Actor, rapper. Drake, the world’s only black Jewish Canadian rap star, was born Aubrey Drake Graham on October 24, 1986, in Toronto, Canada. Drake grew up with music in his blood. His father, Dennis Graham, was a drummer for legendary rock star Jerry Lee Lewis, and Drake says that his mother, Sandi Graham, also hails from a “very musical” family. Drake comes from an eclectic and unique racial and religious background. His father is an African-American Catholic and his mother is a white Canadian Jew. Speaking about his personal identity, Drake says, “At the end of the day, I consider myself a black man because I’m more immersed in black culture than any other. Being Jewish is kind of a cool twist. It makes me unique.”
Drake’s parents divorced when he was 5 years old, and he was raised by his mother in Forest Hill, an affluent and predominantly Jewish Toronto neighborhood. He had a Bar Mitzvah at age 13 and observed the Jewish High Holy Days with his mother. “My mom has always made Hanukkah fun,” Drake recalls. “When I was younger, she gave cool gifts and she’d make latkes.” Despite his Jewish upbringing, Drake says he felt isolated at Forest Hill Collegiate Institute, his virtually all-white high school. Drake remembers, “Nobody understood what it was like to be black and Jewish.” However, he also adds, “being different from everyone else just made me a lot stronger.”
It was one of Drake’s classmates at Forest Hill who gave him his start in the entertainment industry. “There was a kid in my class whose father was an agent. His dad would say, ‘If there’s anyone in the class that makes you laugh, have them audition for me.’ After the audition he became my agent.” Shortly afterward, in 2001, Drake landed a role on the Canadian teen drama series Degrassi: The Next Generation. The show follows the dramatic lives of a group of teenagers at Degrassi High School, and Drake played the part of Jimmy Brooks, sometimes dubbed “Wheelchair Jimmy,” a basketball star who becomes permanently wheelchair bound when he is shot by a classmate. Drake starred on the show for seven years starting in 2001, earning a 2002 Young Artist Award for Best Ensemble in a TV Series. Degrassi developed a devoted cult following—”There are very few subtle Degrassi fans,” Drake says—propelling Drake to celebrity status in Canada, even while he remained relatively anonymous in the United States.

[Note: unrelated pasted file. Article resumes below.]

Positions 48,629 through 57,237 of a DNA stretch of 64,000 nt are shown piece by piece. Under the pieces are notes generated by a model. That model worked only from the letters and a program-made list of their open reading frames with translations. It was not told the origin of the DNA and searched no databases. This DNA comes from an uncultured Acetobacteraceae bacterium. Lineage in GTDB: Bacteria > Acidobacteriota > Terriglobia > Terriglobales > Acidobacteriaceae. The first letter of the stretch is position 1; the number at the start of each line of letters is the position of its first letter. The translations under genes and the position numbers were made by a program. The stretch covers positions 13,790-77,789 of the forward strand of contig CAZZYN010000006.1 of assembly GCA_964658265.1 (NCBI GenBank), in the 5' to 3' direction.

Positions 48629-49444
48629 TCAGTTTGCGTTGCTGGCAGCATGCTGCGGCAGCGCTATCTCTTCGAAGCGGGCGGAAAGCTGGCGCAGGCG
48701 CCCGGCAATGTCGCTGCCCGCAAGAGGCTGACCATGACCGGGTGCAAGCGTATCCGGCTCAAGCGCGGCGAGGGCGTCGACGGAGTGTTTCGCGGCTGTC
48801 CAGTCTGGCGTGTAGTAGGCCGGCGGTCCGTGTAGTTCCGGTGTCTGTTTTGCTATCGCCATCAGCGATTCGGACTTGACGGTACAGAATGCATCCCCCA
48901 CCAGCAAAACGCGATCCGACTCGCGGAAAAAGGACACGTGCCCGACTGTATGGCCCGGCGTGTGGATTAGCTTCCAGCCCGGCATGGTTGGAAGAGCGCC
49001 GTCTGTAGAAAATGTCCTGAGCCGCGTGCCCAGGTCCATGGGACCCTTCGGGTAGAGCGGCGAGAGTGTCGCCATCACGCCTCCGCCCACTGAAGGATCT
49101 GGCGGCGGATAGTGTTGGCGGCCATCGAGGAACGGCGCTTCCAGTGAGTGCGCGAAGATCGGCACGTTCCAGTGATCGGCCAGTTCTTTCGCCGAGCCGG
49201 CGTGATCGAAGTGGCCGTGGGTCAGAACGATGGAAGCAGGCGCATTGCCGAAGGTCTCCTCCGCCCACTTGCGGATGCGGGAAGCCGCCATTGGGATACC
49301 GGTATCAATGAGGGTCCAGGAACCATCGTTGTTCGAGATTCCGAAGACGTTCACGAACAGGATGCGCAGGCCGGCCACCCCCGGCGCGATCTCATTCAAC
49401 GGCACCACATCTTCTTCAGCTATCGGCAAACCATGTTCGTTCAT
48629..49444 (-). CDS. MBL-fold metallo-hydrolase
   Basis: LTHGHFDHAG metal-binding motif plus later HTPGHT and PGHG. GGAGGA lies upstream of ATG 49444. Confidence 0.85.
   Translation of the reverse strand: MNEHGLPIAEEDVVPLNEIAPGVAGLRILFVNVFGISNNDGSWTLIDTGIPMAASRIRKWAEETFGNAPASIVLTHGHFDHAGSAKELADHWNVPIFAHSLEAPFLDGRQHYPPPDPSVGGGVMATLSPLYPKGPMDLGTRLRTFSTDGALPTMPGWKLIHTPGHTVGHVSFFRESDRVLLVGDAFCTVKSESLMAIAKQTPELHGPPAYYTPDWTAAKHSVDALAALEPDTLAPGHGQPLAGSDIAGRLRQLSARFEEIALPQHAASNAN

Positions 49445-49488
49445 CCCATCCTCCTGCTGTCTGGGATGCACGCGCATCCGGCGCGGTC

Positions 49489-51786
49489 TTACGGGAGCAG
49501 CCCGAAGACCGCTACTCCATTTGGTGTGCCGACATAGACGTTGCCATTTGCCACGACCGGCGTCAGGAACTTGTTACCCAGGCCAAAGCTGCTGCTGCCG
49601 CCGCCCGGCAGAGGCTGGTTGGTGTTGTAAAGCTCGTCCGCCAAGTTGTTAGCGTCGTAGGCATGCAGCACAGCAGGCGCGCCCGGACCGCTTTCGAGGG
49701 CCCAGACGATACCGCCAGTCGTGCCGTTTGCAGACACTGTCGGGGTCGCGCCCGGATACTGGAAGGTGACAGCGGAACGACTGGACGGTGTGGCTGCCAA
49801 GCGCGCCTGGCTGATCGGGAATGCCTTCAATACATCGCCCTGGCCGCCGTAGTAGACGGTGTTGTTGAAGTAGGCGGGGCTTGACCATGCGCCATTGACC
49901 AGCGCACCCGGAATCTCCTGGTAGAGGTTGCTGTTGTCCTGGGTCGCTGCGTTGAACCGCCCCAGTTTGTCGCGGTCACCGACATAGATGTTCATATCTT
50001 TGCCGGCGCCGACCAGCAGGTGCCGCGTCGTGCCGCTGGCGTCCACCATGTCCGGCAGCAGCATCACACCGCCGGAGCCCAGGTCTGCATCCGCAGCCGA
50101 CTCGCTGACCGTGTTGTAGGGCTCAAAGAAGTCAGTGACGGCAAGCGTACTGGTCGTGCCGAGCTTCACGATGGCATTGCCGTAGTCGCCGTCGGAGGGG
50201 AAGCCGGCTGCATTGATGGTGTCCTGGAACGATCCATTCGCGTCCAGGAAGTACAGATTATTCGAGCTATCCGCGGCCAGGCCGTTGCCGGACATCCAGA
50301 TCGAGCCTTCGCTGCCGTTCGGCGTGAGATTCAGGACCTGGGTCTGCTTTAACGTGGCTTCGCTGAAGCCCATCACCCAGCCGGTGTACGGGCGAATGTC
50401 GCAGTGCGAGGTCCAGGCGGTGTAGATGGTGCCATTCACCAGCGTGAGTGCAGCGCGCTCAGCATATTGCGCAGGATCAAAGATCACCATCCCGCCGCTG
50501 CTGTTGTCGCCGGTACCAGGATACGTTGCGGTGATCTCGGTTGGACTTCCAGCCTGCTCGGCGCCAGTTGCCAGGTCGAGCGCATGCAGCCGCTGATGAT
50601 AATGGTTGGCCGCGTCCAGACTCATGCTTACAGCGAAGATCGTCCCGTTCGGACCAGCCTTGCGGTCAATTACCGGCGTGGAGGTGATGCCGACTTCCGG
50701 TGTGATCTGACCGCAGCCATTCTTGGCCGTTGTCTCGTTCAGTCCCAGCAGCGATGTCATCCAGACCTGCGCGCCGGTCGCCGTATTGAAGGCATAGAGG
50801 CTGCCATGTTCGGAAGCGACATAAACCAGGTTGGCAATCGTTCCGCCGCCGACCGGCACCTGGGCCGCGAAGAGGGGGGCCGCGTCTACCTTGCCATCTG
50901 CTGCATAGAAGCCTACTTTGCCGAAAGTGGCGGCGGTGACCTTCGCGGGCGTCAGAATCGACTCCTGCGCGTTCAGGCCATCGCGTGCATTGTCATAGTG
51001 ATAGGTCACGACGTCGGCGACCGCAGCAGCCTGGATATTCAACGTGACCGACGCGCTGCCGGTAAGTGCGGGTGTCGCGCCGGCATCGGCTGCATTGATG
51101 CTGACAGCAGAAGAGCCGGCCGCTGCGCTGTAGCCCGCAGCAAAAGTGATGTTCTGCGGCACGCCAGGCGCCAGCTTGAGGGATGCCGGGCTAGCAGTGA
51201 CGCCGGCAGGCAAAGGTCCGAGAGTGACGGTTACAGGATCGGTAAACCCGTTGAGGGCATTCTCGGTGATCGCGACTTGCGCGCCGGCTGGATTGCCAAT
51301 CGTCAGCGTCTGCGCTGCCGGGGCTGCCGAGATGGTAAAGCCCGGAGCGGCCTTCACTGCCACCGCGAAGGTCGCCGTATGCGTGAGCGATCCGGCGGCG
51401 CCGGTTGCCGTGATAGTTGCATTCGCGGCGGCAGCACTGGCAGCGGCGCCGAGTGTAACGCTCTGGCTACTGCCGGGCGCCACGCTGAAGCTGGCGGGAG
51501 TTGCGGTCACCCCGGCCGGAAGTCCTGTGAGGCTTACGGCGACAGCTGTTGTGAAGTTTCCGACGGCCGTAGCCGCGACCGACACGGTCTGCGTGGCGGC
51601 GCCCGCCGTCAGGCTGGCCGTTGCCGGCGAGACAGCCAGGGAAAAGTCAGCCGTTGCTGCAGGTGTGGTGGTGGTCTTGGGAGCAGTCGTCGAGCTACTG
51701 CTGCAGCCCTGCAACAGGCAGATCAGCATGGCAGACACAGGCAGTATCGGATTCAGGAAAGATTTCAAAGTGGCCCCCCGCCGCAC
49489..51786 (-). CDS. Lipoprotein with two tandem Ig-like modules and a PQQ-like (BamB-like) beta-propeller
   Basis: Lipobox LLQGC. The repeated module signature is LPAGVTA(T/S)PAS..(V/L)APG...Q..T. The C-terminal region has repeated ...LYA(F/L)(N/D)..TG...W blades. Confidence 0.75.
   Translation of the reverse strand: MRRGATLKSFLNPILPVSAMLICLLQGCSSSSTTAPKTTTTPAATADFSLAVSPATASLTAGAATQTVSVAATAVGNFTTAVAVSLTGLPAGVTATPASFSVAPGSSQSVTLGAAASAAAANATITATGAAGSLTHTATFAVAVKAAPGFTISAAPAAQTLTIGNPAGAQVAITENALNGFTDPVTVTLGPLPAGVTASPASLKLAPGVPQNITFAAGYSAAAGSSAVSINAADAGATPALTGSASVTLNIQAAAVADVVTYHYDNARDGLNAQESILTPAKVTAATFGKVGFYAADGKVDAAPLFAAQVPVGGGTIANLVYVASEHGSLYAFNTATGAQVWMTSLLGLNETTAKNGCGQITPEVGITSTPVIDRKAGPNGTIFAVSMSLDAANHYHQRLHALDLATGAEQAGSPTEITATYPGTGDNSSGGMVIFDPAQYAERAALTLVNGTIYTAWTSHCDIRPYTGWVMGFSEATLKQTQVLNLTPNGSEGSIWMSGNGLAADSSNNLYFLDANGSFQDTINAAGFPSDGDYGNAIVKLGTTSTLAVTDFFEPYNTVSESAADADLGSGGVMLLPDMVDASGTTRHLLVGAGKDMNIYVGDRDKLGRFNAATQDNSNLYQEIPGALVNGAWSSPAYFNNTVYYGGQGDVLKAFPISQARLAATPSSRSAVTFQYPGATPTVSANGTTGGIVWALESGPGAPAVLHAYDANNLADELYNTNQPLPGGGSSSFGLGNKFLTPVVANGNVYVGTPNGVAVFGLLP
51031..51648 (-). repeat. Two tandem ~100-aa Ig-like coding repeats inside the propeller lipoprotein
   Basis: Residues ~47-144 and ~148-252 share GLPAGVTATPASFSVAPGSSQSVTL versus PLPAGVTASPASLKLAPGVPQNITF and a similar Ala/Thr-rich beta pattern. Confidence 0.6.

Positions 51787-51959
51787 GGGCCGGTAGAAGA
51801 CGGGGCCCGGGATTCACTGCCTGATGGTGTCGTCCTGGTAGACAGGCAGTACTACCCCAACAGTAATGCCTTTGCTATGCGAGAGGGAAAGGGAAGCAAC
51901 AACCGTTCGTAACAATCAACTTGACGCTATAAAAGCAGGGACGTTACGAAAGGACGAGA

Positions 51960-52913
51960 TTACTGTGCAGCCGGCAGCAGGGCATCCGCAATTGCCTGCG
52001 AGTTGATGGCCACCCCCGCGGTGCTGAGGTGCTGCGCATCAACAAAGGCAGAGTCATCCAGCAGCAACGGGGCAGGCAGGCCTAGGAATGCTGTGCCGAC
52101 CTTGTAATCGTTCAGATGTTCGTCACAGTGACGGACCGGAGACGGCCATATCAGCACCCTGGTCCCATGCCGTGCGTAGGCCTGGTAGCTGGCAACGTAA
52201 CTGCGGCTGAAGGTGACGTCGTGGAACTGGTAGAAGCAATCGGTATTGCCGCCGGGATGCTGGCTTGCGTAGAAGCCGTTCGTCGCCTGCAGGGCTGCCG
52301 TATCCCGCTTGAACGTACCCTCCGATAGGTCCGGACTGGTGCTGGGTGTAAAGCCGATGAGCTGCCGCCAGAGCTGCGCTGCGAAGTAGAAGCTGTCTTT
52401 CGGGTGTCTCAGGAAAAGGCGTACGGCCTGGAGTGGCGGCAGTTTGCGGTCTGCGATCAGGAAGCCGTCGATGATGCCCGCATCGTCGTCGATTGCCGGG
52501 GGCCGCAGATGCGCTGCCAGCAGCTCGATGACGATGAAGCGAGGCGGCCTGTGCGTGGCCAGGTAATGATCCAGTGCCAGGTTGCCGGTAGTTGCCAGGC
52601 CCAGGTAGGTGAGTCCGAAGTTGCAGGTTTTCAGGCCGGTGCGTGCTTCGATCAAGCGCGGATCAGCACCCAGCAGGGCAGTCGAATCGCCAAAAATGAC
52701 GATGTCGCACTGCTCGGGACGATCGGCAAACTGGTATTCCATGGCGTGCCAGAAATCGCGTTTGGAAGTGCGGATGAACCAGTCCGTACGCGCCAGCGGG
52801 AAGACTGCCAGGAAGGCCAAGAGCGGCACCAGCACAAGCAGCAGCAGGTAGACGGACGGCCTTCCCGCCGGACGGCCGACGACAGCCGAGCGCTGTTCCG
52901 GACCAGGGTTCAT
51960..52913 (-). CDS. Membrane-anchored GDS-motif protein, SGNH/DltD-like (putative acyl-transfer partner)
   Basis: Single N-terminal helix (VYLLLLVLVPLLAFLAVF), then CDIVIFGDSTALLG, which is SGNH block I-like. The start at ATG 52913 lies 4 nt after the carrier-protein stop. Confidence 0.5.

While still staring on Degrassi, Drake began attempting his transition into the world of hip-hop. He released his first mixtape, Room for Improvement, in 2006, achieving modest sales around approximately 6,000 copies. He followed that with the 2007 release of another mixtape, Comeback Season. Comeback Season included Drake’s first hit single and music video, “Replacement Girl,” which was featured as the New Joint of the Day on BET’s popular hip-hop TV show 106 & Park.
In 2008, the producers of Degrassi overhauled the cast, eliminating Drake’s character. Without his steady source of income, and not yet making significant money as a rapper, Drake was on the verge of looking for a day job. “I was coming to terms with the fact that … I might have to work at a restaurant or something just to keep things going,” he remembers. But early in 2008, Drake received an unexpected call from rap star Lil Wayne, who asked Drake to board a flight to Houston that night to join his tour.
Since that phone call, Drake has enjoyed a rapid ascent to the top of the music world. After touring and recording with Lil Wayne, Drake released his third mixtape, So Far Gone, in February 2009. It featured the infectiously catchy single “Best I Ever Had,” which peaked at No. 2 on Billboard’s Hot 100 singles chart. Since then, Drake’s barrage of catchy, R&B-infused hip-hop songs have dominated radio airwaves. His most popular singles to date include “Every Girl,” “Forever” and “Money to Blow.”
By mid-2009, Drake had inked a record deal with Lil Wayne’s Young Money Entertainment. On June 15, 2010, Drake released his first full studio album, Thank Me Later, which debuted at No. 1 on both American and Canadian album charts and has since been certified platinum.
Drake’s new persona as the cocksure prince of hip-hop (“First name ever, last name greatest,” he brags on one track) seems to clash with his middle-class Jewish upbringing and former career as a teenage soap-opera star. Nevertheless, Drake attempts to fuse these seemingly incongruous stages of his life into one persona. On the December 2009 cover of Vibe magazine, Drake sports a diamond-crusted Chai, a hip-hop style shout out to his Jewish roots. And in his song “The Presentation,” he raps, “Who’s Drake? Where’s Wheelchair Jimmy at?” As his rap career moves forward, Drake hopes that his unconventional rise to hip-hop fame will continue to prove an asset, not a hindrance. “This whole thing is unusual at this point,” he says, “so we’re just rolling with the fairytale vibe.”